A cross-sectional study comparing the rates of osteoarthritis, laxity, and quality of life in primary and revision anterior cruciate ligament reconstructions

Arthroscopy. 2013 May;29(5):898-905. doi: 10.1016/j.arthro.2013.01.020. Epub 2013 Mar 19.


Purpose: The purpose of this study was to assess the degree of osteoarthritis, degree of laxity, and quality-of-life (QOL) scores in primary and revision anterior cruciate ligament (ACL) reconstruction.

Methods: This was a cross-sectional study; 25 patients who had undergone revision ACL reconstruction with allografts were identified and compared with 27 randomly selected primary ACL reconstruction patients operated on in the same hospital in the same period with the same technique. The main outcome measure was the International Knee Documentation Committee (IKDC) radiographic osteoarthritis sum score, and secondary outcome measures were Knee injury and Osteoarthritis Outcome Score, IKDC functional outcome measures, anterior laxity, and QOL at follow-up.

Results: The median follow-up was 5.3 years for revision reconstruction patients and 5.1 years for primary reconstruction patients. Radiographic IKDC sum scores for osteoarthritis were found to be significantly worse in revision patients, with a median of 4, compared with primary patients, with a median of 1 (P = .016). Differences were found in meniscal injury (P = .02) and cartilage status (P < .001) before or at the index operation. Significantly worse outcomes were found in the following subscores of the Knee injury and Osteoarthritis Outcome Score: pain (median, 92 v 97; P = .032), symptom (median, 86 v 96; P = .015), activities of daily living (median, 94 v 100; P = .020), sport (median, 50 v 85; P = .006), and QOL (median, 56 v 81; P = .001). IKDC functional outcome measures were the same in both groups except for the pivot-shift test (P = .007). No differences were found in anterior drawer, Lachman, or KT-1000 arthrometer (MEDmetric, San Diego, CA) testing. Present-day health scores on the EQ-5D were worse for revision reconstruction patients (median, 70 v 80; P = .009).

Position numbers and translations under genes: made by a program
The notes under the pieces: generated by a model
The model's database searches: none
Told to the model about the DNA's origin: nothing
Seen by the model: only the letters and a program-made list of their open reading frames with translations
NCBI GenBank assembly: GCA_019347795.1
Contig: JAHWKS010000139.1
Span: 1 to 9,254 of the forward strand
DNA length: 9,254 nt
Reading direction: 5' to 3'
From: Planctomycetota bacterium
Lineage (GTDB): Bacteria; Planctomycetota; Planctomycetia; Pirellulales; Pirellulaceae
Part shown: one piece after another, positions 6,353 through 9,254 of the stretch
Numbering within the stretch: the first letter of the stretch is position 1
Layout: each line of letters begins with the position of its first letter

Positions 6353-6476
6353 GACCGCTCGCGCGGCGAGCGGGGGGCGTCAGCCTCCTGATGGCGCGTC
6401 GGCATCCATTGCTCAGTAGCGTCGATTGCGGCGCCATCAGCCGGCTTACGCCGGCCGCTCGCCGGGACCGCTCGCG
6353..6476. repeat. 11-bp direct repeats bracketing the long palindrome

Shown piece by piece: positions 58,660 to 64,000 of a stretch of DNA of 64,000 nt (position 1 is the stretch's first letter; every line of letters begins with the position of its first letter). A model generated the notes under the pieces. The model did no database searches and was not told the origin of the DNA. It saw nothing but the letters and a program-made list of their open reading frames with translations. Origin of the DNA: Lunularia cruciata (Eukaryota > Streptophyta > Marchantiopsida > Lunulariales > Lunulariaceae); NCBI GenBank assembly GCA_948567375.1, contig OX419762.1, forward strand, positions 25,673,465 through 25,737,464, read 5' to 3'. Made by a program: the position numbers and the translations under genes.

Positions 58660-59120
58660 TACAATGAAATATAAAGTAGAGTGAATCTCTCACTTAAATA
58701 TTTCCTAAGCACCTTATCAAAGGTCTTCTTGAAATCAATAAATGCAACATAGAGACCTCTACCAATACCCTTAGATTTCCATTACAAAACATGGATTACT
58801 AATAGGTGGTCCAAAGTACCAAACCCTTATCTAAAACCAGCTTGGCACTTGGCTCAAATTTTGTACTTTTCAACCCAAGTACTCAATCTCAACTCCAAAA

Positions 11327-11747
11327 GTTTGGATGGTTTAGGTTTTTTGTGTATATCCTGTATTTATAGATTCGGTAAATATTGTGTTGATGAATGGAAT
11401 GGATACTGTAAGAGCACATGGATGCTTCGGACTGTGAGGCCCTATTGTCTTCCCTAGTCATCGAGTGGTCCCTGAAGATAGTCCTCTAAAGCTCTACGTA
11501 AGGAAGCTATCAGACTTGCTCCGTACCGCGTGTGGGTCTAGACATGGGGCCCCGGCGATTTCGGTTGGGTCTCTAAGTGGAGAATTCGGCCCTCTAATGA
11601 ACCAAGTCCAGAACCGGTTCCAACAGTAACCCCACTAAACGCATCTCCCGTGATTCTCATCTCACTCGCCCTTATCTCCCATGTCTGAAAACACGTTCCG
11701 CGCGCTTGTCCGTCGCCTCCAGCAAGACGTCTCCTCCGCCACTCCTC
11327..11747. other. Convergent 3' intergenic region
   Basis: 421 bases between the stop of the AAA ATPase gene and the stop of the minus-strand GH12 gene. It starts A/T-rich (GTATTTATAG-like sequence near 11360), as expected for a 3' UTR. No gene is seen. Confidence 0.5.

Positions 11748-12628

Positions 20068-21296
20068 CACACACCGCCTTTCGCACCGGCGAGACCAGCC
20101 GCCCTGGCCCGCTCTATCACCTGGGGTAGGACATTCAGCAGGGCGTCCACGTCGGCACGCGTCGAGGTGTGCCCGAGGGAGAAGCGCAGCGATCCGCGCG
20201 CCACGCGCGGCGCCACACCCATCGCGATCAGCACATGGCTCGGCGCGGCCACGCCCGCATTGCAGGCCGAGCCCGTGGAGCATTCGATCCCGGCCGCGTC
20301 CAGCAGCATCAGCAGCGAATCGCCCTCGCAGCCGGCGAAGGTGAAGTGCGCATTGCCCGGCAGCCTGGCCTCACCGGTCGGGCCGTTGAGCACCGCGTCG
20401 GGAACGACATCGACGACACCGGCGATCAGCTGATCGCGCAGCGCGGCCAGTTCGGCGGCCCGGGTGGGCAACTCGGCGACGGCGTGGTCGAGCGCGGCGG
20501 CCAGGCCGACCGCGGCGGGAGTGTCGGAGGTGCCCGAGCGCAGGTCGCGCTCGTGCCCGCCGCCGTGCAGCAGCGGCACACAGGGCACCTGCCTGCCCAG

Conclusions: Revision reconstruction patients have more signs of osteoarthritis and worse QOL than primary reconstruction patients, even though they have comparable IKDC success rates and KT-1000 arthrometer laxity test results.

Level of evidence: Level III, retrospective comparative study.

Publication types

  • Comparative Study

MeSH terms

  • Adult
  • Aged
  • Anterior Cruciate Ligament / surgery*
  • Anterior Cruciate Ligament Injuries
  • Anterior Cruciate Ligament Reconstruction* / adverse effects
  • Cross-Sectional Studies
  • Female
  • Humans
  • Joint Instability / etiology*
  • Knee Injuries / surgery*
  • Knee Joint / surgery
  • Male
  • Middle Aged
  • Osteoarthritis, Knee / etiology*
  • Quality of Life*
  • Reoperation
  • Retrospective Studies
  • Transplantation, Homologous
  • Treatment Outcome
  • Young Adult